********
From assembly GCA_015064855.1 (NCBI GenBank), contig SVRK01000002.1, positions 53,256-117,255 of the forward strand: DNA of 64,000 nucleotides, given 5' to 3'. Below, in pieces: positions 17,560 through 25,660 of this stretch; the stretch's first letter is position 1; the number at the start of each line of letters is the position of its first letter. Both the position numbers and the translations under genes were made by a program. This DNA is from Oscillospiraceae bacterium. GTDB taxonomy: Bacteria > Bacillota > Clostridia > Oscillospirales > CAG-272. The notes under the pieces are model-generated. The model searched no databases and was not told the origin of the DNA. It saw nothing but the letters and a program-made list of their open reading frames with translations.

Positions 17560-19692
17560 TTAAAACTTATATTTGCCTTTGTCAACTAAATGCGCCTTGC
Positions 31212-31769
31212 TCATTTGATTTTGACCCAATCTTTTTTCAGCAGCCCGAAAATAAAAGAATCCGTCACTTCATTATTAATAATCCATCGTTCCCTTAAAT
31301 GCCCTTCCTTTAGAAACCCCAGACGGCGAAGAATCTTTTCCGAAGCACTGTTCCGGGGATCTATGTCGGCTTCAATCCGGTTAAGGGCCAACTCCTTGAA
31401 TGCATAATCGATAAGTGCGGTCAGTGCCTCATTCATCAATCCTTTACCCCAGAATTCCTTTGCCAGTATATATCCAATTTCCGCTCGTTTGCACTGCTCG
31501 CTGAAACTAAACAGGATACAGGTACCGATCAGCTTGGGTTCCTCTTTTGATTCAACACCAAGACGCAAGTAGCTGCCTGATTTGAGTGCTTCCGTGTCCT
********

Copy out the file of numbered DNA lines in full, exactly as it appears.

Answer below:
From assembly GCA_015064855.1 (NCBI GenBank), contig SVRK01000002.1, positions 53,256-117,255 of the forward strand: DNA of 64,000 nucleotides, given 5' to 3'. Below, in pieces: positions 17,560 through 25,660 of this stretch; the stretch's first letter is position 1; the number at the start of each line of letters is the position of its first letter. Both the position numbers and the translations under genes were made by a program. This DNA is from Oscillospiraceae bacterium. GTDB taxonomy: Bacteria > Bacillota > Clostridia > Oscillospirales > CAG-272. The notes under the pieces are model-generated. The model searched no databases and was not told the origin of the DNA. It saw nothing but the letters and a program-made list of their open reading frames with translations.

Positions 17560-19692
17560 TTAAAACTTATATTTGCCTTTGTCAACTAAATGCGCCTTGC
Positions 31212-31769
31212 TCATTTGATTTTGACCCAATCTTTTTTCAGCAGCCCGAAAATAAAAGAATCCGTCACTTCATTATTAATAATCCATCGTTCCCTTAAAT
31301 GCCCTTCCTTTAGAAACCCCAGACGGCGAAGAATCTTTTCCGAAGCACTGTTCCGGGGATCTATGTCGGCTTCAATCCGGTTAAGGGCCAACTCCTTGAA
31401 TGCATAATCGATAAGTGCGGTCAGTGCCTCATTCATCAATCCTTTACCCCAGAATTCCTTTGCCAGTATATATCCAATTTCCGCTCGTTTGCACTGCTCG
31501 CTGAAACTAAACAGGATACAGGTACCGATCAGCTTGGGTTCCTCTTTTGATTCAACACCAAGACGCAAGTAGCTGCCTGATTTGAGTGCTTCCGTGTCCT